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What Do the World’s Winners Have in Common?

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Winners come in various different forms but many of them have similar personality traits. That's the view of a recent infographic, which studied hundreds of winners from the 21st century, ranging from sports and film stars to musicians and authors, to understand what these individuals have in common. Whether it's superstar award-winners at the BAFTAs and BRITs or gold medal winners at the Olympic Games, the infographic demonstrates that the world's winners have several familiar characteristics.


Those aged between 20-30 win most frequently

Although the average age of a first-time winner in all industries is 32-years-old, the most common period of life winners succeed is in their twenties, according to Betway Casino's recent infographic. In the sports industry, for instance, athletes are said to be in their peak fitness and condition in their twenties, allowing them to perform to the best of their abilities and stay at the top of their game. The world's most decorated Olympian, Michael Phelps, who has 23 Olympic gold medals to his name, scooped the last five medals at the 2016 Rio Games at the age of 31, before opting to retire from swimming. There's also plenty of talented youngsters in their mid-teens that have had the aptitude to set up in business. There are anomalies like Sir Chris Hoy, who maintained the passion and drive to win five gold medals and one silver at the 2012 London Olympics aged 36. That's why the average age sits at 32-years-old, particularly with industries such as television and film giving professionals a longer shelf life. In business, it's also entirely possible for successful professionals not to find their dream job until later in life. One thing winners across the industries need is a desire to continually improve and never get stale.

Winners are well-educated and well-versed in their professions

It's also interesting to note that the majority of successful men and women in the world are educated to degree level. Although being well-qualified is no guarantee of success, it's no secret that those who are given the tools to succeed have a far better chance than those who must make their own tools. There are several examples of superstars with few qualifications that have gone on to achieve amazing things, such as Celine Dion, Shania Twain and former Sex and the City star Sarah Jessica Parker, whose families lived on the breadline and were forced to work hard to make ends meet. These difficult upbringings gave these stars the work ethic and humility to respect every cent they earn.

More winners are cancers than any other star sign

The infographic also states that the most common star sign among the world's winners is cancer. Astrostyle states that cancers are patient, creative and nurturing, which suggests that they care deeply about their professional careers as well as their loved ones. Cancers gain energy from being able to cling to comforts, be it job security or family and friends.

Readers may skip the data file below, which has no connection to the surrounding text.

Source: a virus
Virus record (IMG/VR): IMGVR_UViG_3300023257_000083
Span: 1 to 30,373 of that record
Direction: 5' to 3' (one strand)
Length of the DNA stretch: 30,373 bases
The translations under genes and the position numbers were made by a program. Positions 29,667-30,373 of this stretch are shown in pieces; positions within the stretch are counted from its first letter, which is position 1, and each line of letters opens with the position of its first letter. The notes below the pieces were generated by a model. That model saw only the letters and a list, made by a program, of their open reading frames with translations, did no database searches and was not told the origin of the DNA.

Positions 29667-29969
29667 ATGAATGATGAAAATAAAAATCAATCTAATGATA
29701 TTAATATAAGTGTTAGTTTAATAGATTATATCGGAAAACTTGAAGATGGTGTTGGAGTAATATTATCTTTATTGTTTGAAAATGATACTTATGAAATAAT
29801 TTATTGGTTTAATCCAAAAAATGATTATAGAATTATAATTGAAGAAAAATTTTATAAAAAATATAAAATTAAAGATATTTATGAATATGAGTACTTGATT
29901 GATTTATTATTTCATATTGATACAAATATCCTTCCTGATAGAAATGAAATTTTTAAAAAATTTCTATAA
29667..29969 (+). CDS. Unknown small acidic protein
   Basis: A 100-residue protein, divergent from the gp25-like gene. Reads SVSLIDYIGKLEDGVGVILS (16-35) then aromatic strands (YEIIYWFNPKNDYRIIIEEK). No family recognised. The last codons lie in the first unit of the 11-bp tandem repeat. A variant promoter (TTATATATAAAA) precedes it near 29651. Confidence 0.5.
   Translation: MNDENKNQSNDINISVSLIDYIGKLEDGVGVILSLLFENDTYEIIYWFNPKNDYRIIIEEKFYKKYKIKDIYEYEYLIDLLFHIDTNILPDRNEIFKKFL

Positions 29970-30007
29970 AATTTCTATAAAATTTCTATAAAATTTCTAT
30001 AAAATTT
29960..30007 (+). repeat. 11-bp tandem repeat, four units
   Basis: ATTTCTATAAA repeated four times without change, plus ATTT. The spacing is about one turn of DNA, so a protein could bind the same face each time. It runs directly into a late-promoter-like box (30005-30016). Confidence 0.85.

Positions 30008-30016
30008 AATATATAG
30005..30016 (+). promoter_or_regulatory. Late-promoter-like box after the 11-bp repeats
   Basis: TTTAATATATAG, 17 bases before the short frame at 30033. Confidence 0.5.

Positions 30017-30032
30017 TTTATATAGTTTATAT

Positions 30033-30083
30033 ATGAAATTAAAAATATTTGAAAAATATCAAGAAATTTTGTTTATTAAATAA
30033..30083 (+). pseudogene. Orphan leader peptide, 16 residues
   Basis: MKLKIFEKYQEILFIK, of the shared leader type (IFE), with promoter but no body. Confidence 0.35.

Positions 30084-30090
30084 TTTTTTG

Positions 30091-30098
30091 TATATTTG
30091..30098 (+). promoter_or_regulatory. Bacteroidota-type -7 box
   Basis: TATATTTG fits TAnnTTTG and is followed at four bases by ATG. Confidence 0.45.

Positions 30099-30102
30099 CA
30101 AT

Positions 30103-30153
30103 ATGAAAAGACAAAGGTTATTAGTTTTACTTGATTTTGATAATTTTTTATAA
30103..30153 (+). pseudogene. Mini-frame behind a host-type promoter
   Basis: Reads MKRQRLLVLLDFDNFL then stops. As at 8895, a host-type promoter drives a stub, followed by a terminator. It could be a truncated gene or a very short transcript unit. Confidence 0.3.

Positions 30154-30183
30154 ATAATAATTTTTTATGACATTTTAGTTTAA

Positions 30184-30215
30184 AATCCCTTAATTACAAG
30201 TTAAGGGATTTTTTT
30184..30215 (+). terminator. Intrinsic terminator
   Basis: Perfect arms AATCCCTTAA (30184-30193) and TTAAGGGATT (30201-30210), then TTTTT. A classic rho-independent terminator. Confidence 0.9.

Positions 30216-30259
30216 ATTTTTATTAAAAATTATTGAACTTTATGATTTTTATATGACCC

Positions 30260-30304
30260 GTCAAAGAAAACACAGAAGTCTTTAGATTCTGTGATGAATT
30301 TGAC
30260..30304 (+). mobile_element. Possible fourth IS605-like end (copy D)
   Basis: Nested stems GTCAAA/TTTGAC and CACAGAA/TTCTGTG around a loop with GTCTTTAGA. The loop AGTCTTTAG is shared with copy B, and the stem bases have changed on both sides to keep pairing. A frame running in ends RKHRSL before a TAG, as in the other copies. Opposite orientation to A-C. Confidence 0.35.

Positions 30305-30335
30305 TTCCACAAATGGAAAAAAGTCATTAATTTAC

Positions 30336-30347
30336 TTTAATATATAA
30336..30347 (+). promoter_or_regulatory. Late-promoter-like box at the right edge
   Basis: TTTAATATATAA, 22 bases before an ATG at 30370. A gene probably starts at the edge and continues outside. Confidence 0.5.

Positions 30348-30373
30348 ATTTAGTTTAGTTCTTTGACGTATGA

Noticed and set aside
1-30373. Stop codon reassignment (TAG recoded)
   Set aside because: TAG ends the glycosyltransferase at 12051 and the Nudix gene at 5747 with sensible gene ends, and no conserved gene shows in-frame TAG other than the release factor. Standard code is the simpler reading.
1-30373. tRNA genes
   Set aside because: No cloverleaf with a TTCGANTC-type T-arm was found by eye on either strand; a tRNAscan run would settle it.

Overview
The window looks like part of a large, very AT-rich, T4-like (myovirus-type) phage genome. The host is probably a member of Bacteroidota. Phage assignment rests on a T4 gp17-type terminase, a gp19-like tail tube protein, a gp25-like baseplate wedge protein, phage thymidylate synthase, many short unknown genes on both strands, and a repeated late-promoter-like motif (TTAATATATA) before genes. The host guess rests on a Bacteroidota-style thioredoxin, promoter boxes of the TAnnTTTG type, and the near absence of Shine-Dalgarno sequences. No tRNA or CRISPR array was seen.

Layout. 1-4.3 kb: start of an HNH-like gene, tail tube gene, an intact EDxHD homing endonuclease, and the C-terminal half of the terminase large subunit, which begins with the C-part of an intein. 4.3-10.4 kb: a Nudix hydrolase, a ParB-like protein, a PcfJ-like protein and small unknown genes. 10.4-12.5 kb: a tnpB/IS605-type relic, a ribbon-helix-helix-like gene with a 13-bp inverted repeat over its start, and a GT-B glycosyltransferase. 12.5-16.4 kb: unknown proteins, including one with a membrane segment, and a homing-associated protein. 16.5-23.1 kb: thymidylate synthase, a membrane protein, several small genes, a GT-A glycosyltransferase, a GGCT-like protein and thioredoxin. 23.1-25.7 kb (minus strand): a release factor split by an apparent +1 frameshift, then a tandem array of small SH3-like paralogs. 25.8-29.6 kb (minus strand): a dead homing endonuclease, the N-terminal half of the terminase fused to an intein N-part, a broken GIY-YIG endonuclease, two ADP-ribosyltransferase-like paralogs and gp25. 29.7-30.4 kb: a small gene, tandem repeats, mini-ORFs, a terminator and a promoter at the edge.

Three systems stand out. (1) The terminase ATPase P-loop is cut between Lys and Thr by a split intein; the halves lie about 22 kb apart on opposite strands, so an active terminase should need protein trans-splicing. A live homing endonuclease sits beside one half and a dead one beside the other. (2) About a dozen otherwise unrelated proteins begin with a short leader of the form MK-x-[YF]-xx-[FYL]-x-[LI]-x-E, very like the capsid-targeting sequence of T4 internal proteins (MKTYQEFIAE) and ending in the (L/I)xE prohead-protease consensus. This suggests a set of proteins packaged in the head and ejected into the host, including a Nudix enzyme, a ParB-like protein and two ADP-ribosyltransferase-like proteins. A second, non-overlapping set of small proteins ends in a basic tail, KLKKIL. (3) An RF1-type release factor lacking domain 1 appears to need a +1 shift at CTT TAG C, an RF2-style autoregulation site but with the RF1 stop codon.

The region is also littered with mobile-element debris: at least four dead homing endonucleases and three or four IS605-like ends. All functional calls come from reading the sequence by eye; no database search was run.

More winners are born on a Tuesday

Were you born on a Tuesday? You could be set for stardom if this infographic is anything to go by, with more of the world's winners born on a Tuesday than any other day of the week. Day of Birth says that those born on a Tuesday have warrior-like qualities, and are active, brave and serious about their work – all traits that a successful athlete, entrepreneur or entertainer require to make the big time.

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Career

Male Managers Afraid To Mentor Women In Wake Of #MeToo Movement

Women in the workplace have always experienced a certain degree of discrimination from male colleagues, and according to new studies, it appears that it is becoming even more difficult for women to get acclimated to modern day work environments, in wake of the #MeToo Movement.


In a recent study conducted by LeanIn.org, in partnership with SurveyMonkey, 60% of male managers confessed to feeling uncomfortable engaging in social situations with women in and outside of the workplace. This includes interactions such as mentorships, meetings, and basic work activities. This statistic comes as a shocking 32% rise from 2018.

What appears the be the crux of the matter is that men are afraid of being accused of sexual harassment. While it is impossible to discredit this fear as incidents of wrongful accusations have taken place, the extent to which it has burgeoned is unacceptable. The #MeToo movement was never a movement against men, but an empowering opportunity for women to speak up about their experiences as victims of sexual harassment. Not only were women supporting one another in sharing to the public that these incidents do occur, and are often swept under the rug, but offered men insight into behaviors and conversations that are typically deemed unwelcomed and unwarranted.